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Coming Attractions - MESSENGER

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Several space missions will start to deliver new science data in the next weeks or months, and will certainly bring lots of new information about many different aspects of the universe. Let's start looking at them...

MESSENGER

The MESSENGER (MErcury Surface, Space ENvironment, GEochemistry and Ranging) probe was launched in August 2004 and will start orbiting Mercury in 2011. It is taking a very complex route to get there: it has already flown by Earth in 2005, Venus in 2006 and 2007 and Mercury twice in 2008, yielding interesting science results on each of these passes. It is now about to make its third, and final, flyby of Mercury, using the planet's gravity once more to change its (the probe's) trajectory and lead it to an orbit insertion maneuvre in 18 March 2011.

2009-09-28-mercury.pngThe closest approach on this flyby, at 228km above the surface, will happen early in the morning of Wednesday, 30 September (7:55am Melbourne time); the image on the right (click to enlarge) is the view of Mercury from the probe last Friday, 25 September, at a distance of approximately 1.3 million km.

During the two previous flybys the probe mapped large areas of the surface that had never been seen properly. This time we will also get to see some small, still unmapped areas, but the main focus of the mission will be on getting better resolution images for some previously imaged areas and turning the probe's instruments on "interesting" areas identified earlier in the mission. Some of these include some unusually bright and some seemingly young craters; MESSENGER's website has a full description of these targets.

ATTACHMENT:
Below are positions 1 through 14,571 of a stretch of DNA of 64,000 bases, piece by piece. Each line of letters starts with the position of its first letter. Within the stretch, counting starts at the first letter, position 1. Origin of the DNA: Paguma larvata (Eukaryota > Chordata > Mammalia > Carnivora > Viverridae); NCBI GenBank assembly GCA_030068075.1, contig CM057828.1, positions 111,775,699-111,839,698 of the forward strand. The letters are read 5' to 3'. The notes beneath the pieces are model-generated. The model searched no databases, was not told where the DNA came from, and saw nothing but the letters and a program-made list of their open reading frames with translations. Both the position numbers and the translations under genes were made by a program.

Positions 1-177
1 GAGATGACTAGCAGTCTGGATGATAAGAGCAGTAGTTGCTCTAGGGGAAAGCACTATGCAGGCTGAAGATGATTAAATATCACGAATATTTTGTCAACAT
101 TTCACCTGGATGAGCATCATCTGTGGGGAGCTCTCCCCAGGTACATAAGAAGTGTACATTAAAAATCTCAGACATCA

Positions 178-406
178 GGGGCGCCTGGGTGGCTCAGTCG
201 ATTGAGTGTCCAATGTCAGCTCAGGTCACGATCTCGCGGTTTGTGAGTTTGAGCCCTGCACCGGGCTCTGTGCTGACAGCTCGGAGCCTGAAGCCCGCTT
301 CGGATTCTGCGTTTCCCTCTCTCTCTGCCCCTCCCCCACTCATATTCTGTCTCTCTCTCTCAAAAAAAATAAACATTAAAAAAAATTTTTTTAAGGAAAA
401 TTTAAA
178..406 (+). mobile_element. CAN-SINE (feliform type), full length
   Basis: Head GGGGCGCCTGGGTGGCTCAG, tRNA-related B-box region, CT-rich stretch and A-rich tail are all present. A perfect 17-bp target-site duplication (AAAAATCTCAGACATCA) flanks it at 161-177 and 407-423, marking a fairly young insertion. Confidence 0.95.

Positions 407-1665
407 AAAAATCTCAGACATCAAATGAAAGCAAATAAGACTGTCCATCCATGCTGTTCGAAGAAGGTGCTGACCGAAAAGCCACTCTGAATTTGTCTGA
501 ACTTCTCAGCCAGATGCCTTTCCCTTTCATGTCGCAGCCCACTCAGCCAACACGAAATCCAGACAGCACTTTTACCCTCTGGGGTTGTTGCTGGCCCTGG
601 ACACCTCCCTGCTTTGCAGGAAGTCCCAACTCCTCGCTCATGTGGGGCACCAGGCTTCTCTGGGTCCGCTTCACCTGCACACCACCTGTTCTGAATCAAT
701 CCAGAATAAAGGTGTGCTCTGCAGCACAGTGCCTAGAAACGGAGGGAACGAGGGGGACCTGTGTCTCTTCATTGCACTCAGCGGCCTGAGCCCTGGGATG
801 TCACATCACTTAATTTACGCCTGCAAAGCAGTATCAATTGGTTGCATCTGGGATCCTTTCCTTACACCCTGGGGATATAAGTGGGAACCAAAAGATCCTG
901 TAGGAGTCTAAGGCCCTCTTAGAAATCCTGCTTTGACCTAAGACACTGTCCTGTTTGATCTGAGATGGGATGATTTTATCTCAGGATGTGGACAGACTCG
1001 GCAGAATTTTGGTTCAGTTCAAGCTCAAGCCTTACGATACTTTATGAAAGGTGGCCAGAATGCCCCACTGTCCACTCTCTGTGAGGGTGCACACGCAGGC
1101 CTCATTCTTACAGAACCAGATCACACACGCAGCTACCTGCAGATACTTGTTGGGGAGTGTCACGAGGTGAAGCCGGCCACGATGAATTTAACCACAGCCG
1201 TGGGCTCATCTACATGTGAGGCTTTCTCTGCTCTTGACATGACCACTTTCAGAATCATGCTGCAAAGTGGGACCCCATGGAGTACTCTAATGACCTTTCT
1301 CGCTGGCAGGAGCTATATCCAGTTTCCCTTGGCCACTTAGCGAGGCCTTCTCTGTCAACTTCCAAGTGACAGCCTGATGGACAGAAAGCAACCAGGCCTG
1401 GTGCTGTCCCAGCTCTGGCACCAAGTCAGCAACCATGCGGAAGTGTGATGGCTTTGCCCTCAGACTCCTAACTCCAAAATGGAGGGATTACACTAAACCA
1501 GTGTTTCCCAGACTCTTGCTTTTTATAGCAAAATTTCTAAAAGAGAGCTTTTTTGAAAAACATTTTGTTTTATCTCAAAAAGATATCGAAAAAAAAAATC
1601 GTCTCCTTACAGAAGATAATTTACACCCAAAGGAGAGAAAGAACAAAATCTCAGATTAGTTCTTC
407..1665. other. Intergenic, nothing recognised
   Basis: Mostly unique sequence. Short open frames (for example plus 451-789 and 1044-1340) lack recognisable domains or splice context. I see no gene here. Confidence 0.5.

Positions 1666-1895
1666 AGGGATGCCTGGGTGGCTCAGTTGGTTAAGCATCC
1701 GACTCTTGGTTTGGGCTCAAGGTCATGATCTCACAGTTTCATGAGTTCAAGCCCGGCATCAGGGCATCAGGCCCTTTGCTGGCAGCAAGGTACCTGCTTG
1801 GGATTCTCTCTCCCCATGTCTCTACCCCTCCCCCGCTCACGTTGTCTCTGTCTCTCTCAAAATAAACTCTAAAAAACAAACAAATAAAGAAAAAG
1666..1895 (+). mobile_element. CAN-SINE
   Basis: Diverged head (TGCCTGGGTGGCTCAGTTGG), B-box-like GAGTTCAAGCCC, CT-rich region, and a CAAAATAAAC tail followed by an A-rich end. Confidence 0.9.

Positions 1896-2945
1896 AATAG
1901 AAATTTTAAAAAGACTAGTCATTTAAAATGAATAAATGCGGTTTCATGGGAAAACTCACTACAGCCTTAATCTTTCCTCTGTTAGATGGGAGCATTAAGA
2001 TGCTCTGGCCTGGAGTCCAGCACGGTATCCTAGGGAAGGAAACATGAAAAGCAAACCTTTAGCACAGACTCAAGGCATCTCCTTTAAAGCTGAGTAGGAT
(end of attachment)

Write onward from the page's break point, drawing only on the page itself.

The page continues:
This flyby, like the previous two, will be packed with activity, as scientist try to squeeze as much information as possible from the few hours of close approach to the planet; nothing describes the frantic activities better than this panel provided by NASA, illustrating all observations that are planned in a graphical timeline. Also, for a full understanding of the complexity of MESSENGER's route from the Earth to Mercury, check out the Where is MESSENGER? webpage.

40 years ago...

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...Neil Armstrong, Buzz Aldrin and Michael Collins were inside the Apollo 11 spacecraft, on their way to the Moon. They would reach their destination on 21 July at 6:17:40 AEST (20 July 20:17:40 UTC), and Neil Armstrong would become the first human to set foot on the Moon a few hours later, at 12:56 AEST. Images of this event were sent to the whole world from tracking stations in eastern Australia, as anyone who's watched "The Dish" knows.

There is really not much I can write about this event that hasn't been written before and better by other writers, so I will simply let this post mark the occasion. Or, rather, I will let the image below mark the occasion.